‘Singapore’s laws to stop fake news could backfire,’ according to Google and Facebook
The financial hub is among several countries looking at legislation to rein in fake news but critics have cautioned this could be used to curb free speech
Internet giants Facebook and Google on Thursday testified before a parliamentary committee in Singapore as they warned the city state against introducing new laws to combat “fake news”, saying that existing legislation is adequate to address the problem.
Their warnings were made to a parliamentary committee which is examining possible measures, including legislation, to tackle false online information which the government says could threaten national security.
Executives from Facebook, Google and Twitter appeared before the committee on Thursday, and are among scores of experts, academics and activists called to testify over eight days.
The financial hub is among several countries looking at legislation to rein in fake news but critics have cautioned this could be used to curb free speech. The Singapore government has denied it is trying to restrict free speech.
In a submission given to the committee before testifying, Alvin Tan, Facebook’s head of public policy in Southeast Asia, said: “We do not believe that legislation is the best approach to addressing the issue. Singapore already has a variety of existing laws and regulations which address hate speech, defamation and the spreading of false news.”
His comments came as Facebook is embroiled in a privacy scandal following revelations that British data analysis firm Cambridge Analytica exploited the personal data of millions of users of the social network.
Facebook’s Asia-Pacific vice-president for public policy Simon Milner admitted during the hearing that the social media giant could have told users earlier that their data had been breached by Cambridge Analytica between 2014 and 2015.
“That’s one of the lessons for us, as to why we’re now going to audit all other apps and not just going to take their affirmation … that they have deleted data and not passed it on,” he said.
Google also raised concerns about a fake news law, saying in a written submission that “an effective way of combating misinformation is through educating citizens on how to distinguish reliable from unreliable information”.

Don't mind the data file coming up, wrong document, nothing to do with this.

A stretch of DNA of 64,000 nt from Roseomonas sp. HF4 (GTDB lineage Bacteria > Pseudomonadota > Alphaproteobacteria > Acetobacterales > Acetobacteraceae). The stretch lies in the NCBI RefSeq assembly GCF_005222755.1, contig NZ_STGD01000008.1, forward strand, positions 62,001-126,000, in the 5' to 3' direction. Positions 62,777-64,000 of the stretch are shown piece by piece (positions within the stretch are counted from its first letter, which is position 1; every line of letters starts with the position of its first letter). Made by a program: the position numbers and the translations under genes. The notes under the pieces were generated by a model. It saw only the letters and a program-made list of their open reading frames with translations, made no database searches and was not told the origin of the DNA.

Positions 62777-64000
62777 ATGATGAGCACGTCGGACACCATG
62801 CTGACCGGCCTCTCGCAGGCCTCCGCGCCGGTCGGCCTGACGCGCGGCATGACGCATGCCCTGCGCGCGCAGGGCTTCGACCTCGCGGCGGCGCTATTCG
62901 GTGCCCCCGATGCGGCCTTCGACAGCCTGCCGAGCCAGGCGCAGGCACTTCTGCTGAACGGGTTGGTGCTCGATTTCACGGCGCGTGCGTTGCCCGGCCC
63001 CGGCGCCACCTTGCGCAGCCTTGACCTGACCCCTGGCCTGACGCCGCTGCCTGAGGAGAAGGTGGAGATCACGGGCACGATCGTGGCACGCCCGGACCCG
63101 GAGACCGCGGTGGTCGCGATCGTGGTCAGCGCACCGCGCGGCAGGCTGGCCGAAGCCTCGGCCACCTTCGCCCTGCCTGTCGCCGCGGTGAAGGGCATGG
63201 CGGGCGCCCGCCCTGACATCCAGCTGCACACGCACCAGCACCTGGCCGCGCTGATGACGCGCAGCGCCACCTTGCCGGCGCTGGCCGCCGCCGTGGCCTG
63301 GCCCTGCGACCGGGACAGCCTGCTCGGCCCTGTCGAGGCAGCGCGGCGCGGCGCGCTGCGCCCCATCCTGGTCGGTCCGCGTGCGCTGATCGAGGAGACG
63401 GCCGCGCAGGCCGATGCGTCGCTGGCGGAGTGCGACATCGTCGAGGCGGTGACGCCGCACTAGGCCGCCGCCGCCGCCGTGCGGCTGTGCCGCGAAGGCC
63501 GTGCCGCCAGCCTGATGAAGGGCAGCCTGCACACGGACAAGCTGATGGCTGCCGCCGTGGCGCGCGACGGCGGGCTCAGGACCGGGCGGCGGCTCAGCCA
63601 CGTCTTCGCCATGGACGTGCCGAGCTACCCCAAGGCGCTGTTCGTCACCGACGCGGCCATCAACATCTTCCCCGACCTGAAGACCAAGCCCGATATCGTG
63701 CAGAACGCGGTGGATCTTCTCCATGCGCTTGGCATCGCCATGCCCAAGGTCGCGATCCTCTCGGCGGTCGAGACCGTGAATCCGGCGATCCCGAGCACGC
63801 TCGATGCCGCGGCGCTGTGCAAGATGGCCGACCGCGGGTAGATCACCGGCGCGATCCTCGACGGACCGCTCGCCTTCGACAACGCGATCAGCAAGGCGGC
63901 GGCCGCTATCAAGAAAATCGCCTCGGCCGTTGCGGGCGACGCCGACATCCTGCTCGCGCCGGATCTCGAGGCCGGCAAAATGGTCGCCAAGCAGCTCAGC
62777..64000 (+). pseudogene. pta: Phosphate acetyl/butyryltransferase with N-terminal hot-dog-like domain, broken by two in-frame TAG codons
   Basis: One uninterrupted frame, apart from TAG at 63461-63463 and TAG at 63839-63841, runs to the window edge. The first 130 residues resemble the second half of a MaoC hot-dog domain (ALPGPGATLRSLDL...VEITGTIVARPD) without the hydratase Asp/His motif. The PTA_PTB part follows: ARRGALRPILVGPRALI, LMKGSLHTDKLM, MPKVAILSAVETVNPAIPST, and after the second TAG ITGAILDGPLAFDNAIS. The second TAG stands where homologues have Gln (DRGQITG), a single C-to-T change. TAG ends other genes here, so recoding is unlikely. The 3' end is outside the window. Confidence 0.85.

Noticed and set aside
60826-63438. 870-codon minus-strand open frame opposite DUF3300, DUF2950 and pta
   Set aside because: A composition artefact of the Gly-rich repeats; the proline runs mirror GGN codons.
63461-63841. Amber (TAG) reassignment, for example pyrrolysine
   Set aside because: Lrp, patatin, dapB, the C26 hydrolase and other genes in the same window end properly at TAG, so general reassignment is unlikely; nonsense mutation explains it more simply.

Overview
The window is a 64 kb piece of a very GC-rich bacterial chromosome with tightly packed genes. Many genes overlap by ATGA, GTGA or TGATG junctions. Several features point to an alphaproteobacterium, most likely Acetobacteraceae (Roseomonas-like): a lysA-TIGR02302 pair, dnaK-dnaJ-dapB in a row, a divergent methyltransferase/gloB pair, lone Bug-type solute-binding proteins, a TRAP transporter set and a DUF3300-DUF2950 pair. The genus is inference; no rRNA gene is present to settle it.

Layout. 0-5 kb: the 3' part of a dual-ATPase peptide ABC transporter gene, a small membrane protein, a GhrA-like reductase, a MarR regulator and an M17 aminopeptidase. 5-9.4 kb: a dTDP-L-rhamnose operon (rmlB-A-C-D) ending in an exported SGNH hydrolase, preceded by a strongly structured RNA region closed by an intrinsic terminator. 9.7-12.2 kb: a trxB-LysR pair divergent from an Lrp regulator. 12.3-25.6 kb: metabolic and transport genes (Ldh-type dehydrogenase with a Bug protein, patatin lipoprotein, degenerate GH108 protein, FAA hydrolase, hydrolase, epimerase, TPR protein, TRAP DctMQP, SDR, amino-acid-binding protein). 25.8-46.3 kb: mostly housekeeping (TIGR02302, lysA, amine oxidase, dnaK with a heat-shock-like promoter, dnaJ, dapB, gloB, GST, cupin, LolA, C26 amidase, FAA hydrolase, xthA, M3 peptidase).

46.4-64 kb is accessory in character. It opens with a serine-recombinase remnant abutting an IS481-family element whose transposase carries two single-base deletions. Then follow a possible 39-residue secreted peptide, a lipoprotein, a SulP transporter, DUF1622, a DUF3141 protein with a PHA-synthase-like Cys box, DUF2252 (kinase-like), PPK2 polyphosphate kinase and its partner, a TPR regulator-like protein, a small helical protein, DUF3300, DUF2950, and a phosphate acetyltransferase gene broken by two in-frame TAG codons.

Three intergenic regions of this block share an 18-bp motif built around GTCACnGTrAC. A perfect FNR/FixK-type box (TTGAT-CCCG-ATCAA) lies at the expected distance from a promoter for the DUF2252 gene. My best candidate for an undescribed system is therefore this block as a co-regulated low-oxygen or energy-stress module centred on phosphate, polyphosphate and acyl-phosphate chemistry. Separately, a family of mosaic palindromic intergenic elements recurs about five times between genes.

Instead of legislation, it called for “promoting quality journalism to ensure that there is a robust network of fact-checking organisations providing reliable information and debunking falsehoods”.
Wrapping up a nearly three-hour exchange with Milner that got heated at times, committee member and law and home affairs minister K. Shanmugam said the government saw the tech giants as “partners”.
“We see you as partners, but we do not accept some characterisations of what you think you can do … some areas of concern we need to explore very carefully,” he said.
The committee has received views from 164 people on combating fake news. After the hearings, which are scheduled to end next week, it will make recommendations to MPs within months.
Legislation is among the options under examination by the committee, and no details about any possible law have been made public.
“Given the alarming legislative precedents in the city state, Reporters Without Borders (RSF) shares the deep concern that Singaporean defenders of the freedom to inform have expressed about this proposed law, which they suspect will be yet another tool for censoring dissent,” said Daniel Bastard, the head of RSF’s Asia-Pacific desk.
Domestic media is tightly controlled in Singapore, and the country is ranked 151 out of 180 in the World Press Freedom Index by RSF. A number one ranking is the best.